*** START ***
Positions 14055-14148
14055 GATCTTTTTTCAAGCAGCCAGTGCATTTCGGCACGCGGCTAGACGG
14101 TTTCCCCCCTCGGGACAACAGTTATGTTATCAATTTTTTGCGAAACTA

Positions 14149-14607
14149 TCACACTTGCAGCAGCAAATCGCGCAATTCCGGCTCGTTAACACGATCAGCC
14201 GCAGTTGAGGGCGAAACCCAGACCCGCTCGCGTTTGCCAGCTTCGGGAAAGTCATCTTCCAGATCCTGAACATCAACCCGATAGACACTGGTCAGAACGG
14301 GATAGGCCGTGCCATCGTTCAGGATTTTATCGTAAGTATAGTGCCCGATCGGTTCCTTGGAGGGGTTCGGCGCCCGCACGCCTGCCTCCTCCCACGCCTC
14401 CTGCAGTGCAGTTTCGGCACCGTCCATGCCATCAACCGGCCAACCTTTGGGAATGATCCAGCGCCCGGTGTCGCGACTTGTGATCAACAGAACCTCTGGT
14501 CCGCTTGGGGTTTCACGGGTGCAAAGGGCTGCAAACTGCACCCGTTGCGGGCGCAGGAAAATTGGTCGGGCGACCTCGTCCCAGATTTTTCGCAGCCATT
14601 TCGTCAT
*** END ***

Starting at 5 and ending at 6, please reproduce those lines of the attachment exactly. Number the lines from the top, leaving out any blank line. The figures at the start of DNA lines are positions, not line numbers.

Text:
14149 TCACACTTGCAGCAGCAAATCGCGCAATTCCGGCTCGTTAACACGATCAGCC
14201 GCAGTTGAGGGCGAAACCCAGACCCGCTCGCGTTTGCCAGCTTCGGGAAAGTCATCTTCCAGATCCTGAACATCAACCCGATAGACACTGGTCAGAACGG